Class of 2012 brings in higher ACT scores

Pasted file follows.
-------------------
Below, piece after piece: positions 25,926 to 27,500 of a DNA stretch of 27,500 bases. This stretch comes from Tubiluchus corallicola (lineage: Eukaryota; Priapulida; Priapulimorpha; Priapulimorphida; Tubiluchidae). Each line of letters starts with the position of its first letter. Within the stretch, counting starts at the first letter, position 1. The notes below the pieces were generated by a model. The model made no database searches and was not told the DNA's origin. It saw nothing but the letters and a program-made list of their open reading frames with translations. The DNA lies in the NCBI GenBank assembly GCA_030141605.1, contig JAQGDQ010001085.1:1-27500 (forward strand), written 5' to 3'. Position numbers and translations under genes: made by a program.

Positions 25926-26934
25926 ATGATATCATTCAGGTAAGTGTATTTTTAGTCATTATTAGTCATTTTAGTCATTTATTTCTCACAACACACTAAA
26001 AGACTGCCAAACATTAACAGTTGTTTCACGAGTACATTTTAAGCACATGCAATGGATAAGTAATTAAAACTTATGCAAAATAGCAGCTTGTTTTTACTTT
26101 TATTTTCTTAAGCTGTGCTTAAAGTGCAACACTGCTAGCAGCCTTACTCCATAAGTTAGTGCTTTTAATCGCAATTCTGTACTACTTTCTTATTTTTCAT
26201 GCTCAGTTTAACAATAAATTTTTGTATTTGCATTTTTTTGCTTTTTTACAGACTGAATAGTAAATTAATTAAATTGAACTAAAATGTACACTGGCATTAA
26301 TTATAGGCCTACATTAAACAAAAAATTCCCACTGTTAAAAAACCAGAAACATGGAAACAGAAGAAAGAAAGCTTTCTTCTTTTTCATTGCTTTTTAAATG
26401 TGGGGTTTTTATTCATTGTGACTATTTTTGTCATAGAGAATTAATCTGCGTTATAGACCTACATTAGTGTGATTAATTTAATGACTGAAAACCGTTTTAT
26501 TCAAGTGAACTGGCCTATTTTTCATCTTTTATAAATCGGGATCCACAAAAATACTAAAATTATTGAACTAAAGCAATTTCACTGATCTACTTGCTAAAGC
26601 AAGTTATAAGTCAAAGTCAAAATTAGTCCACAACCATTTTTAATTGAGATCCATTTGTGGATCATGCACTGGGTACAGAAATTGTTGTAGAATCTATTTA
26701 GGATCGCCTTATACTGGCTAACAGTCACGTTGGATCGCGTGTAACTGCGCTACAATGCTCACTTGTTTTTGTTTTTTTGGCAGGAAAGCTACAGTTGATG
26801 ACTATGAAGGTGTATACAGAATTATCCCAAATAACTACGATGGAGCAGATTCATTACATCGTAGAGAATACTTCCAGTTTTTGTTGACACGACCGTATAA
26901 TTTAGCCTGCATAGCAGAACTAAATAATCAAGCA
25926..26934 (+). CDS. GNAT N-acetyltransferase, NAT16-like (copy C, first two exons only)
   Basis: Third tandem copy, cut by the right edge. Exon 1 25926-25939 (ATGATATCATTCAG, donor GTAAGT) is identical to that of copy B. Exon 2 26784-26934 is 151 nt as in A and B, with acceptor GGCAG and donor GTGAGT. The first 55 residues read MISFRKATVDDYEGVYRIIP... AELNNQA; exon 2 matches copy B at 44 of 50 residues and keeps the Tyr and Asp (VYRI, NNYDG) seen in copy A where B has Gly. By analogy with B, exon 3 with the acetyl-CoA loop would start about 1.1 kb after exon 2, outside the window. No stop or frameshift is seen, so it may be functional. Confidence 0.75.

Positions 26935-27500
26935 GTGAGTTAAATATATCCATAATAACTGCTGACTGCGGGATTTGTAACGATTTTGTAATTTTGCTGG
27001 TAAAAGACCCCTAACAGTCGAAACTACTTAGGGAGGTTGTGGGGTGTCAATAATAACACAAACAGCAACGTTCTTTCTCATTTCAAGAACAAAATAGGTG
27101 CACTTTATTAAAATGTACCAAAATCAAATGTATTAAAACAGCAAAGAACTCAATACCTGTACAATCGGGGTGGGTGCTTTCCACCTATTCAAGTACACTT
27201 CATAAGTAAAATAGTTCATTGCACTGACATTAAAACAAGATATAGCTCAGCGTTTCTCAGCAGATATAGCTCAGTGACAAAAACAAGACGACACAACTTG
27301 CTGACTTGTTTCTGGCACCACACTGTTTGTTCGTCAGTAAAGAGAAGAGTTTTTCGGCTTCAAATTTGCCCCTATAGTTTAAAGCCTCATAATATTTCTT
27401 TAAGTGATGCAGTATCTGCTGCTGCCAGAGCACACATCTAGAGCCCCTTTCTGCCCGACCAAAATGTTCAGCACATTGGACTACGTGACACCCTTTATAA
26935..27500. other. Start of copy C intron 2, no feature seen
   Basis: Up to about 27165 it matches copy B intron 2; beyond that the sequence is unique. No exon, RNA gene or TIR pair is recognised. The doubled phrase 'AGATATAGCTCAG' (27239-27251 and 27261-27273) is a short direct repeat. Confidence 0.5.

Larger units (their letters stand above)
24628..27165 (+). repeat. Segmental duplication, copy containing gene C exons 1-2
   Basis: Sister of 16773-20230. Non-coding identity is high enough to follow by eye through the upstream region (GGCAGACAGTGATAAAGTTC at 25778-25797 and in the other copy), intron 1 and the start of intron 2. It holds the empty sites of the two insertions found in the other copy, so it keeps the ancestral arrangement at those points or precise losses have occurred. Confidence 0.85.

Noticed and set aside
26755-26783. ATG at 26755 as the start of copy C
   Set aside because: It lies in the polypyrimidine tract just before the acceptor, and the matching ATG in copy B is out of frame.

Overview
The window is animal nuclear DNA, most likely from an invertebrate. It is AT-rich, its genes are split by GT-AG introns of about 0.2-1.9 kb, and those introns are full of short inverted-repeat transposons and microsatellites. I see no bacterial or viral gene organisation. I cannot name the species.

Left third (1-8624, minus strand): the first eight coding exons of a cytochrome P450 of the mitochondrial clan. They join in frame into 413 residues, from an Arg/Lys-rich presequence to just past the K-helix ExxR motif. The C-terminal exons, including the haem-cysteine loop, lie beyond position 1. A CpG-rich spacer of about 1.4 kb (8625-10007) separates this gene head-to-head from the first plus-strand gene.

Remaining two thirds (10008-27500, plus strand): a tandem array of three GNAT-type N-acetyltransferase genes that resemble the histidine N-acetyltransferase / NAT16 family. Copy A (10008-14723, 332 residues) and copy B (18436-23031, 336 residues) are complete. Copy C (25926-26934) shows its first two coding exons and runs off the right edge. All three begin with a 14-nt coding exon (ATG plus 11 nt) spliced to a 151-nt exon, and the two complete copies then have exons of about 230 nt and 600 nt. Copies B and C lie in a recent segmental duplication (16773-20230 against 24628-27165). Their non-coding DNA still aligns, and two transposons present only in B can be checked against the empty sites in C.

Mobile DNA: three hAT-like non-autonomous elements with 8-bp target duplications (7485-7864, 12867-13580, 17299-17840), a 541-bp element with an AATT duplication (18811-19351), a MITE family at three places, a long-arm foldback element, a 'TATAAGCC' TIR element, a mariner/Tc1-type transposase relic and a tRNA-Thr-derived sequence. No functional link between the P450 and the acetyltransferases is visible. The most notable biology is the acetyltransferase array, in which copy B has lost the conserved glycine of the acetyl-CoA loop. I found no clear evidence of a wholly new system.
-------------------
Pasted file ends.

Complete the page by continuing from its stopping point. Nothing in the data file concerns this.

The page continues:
The class of 2012 has higher class ranks and better average ACT scores than any other incoming class in the UniversityâÄôs history, according to data released by the UniversityâÄôs Office of Admissions. This yearâÄôs freshman class may be one of the most selectively chosen, as the percentage of students scoring higher than a 24 on the ACT exam increased by more than 6 percent from last year, from just over 75 to nearly 82 percent. The percentage of students graduating in the top 10th of their high school class increased nearly 9 percent, to 52.8. Ten years ago, that percentage was just 28. According to the Department of Admissions website, the primary factors for admission to the University are grade point average, ACT scores, high school rank and rigor of high school curriculum. First-year student Sean Oyaas said selectivity in admissions keeps students driven. âÄúThe bar keeps rising for prospective students at the University,âÄù he said. And much technology âÄî cell phones, GPS and caller ID, for example âÄî has been available to the class for a greater percentage of their lives relative to previous first-year classes. This, however, doesnâÄôt mean that access to technology influenced their intelligence. Mark Pedelty , a journalism professor specializing in popular culture, said while the theory of technology enabling intelligence is âÄúan option,âÄù he said it doesnâÄôt necessarily make people smarter. âÄú[TechnologyâÄôs] utilization in educational settings can advance knowledge,âÄù he said, âÄúbut most uses of technology do little to educate us.âÄù Technology could even have a negative effect, he said, especially when the topic turns to video games. âÄúYou can have the TV on and still study, but playing a video game is all-consuming,âÄù he said. âÄúWatch a kid play Guitar Hero. While I applaud those who create and use video games to teach and learn, the way most kids play video games appears to actually hurt their academic achievement.âÄù Overall, Pedelty said the technology argument pans out neutrally. âÄúIt hasnâÄôt necessarily enlightened us nor made us into stupid, borg-like drones,âÄù he said. But Maria Abernethy , a first-year neuroscience student, said technology can be helpful if used in the right way. âÄúIt can be used as a learning tool,âÄù she said. âÄúIf they use the right sites, it can be very helpful.âÄù